Leave it to the makers of Gore-Tex to invent a way to adjust ski-jacket insulation. With W.L. Gore's new Airvantage system built into Oakley's Radiator jacket ($600), skiers can add or subtract the equivalent of a fleece vest simply by breathing. An inflation valve in the collar allows you to inflate or deflate the lining and adjust the amount of trapped air-one of nature's best insulation materials. On long, hot runs, let the air out; then blow it back in for cold chairlift rides. After all, your friends might prefer you blow hot air into your jacket than toward them at the bar.
Salomon X-static Tee
There's something satisfying about having sweaty gear after a workout. But Salomon knows the same isn't true for your skiing base layer (no après drinks with that cute instructor if you stink). Its answer is the X-static Tee ($55), with an "anti-microbial silver fiber" to kill nasty bacteria that make your base layer ripe after a bell-to-bell bump day. The shirt's loose cut, feather-light weight and velvety softness make it ultra-comfortable-which may be even more valuable than skipping a wash or two.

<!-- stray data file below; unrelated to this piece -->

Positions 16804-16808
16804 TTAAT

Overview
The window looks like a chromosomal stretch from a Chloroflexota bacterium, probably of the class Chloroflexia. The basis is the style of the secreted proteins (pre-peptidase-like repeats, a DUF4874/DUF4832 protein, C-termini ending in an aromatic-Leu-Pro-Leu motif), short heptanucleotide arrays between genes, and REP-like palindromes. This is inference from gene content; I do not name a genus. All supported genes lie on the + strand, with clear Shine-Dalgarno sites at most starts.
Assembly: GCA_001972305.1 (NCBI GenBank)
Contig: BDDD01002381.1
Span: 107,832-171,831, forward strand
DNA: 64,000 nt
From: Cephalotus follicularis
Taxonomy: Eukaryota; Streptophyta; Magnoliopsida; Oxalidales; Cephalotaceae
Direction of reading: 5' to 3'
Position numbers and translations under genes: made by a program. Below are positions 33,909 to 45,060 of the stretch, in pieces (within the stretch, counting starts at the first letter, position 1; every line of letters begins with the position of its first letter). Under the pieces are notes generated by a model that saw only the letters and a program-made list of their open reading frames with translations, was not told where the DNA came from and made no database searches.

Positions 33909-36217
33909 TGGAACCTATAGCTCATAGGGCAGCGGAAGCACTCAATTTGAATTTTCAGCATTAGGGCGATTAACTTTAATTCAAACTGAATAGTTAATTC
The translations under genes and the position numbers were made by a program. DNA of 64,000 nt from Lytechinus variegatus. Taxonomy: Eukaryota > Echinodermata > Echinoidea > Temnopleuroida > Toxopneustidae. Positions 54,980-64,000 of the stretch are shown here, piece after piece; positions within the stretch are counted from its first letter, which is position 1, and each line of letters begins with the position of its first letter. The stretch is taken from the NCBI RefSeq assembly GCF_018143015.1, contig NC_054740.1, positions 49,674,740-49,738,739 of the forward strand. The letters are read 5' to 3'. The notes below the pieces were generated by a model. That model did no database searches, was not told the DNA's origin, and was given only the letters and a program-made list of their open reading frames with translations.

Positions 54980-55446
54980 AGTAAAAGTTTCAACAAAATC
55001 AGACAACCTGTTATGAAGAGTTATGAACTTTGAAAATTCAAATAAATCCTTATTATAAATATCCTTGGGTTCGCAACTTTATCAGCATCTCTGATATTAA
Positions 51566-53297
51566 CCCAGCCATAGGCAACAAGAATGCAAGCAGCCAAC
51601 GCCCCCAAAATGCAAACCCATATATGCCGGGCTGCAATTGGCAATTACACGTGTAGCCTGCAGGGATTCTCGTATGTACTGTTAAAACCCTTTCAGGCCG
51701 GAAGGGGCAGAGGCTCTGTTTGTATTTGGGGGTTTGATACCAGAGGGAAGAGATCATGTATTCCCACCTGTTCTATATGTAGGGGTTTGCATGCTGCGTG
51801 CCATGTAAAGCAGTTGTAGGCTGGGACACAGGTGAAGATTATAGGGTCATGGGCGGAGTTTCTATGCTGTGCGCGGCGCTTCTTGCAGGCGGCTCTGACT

Those darn kids just keep getting bigger-and so do their heads. That's why Boeri made a helmet with a "room to grow" system to accommodate expanding noggins. The Apollo ($70) can be adjusted by removing or rearranging concentric bands inside the shell, which comes in two sizes, each with a four-size range. Fast-growing kids can wear it for about three seasons. For Bode Miller wannabes, the helmet is also jaw-guard compatible.
Atlas Elektra 10 Series
Ski companies have been designing women-specific gear for years, and now a snowshoe maker is, too. The Atlas Elektra 10 Series ($249) has a tapered tail and narrow nose to work better with a woman's wider hips and tendency to pronate (rotate the foot outward). It sacrifices a bit of flotation, but the easy, natural stride more than makes up for it. And in another nod to nature, the 10 Series features a spring-loaded binding, which allows natural foot positioning in uneven terrain.
Smith Fuse Regulator
Smith has long been a leader in the battle against fog. But innovations like the Turbo C.A.M. ($190), which houses an electronic fan, don't come cheap. That's where the Fuse Regulator ($65-$85) comes in. Its Carbonic lens is a polycarbonate material that's permanently bonded with an anti-fog treatment. The result is a fog-free lens and enough extra cash to buy a couple of lift tickets.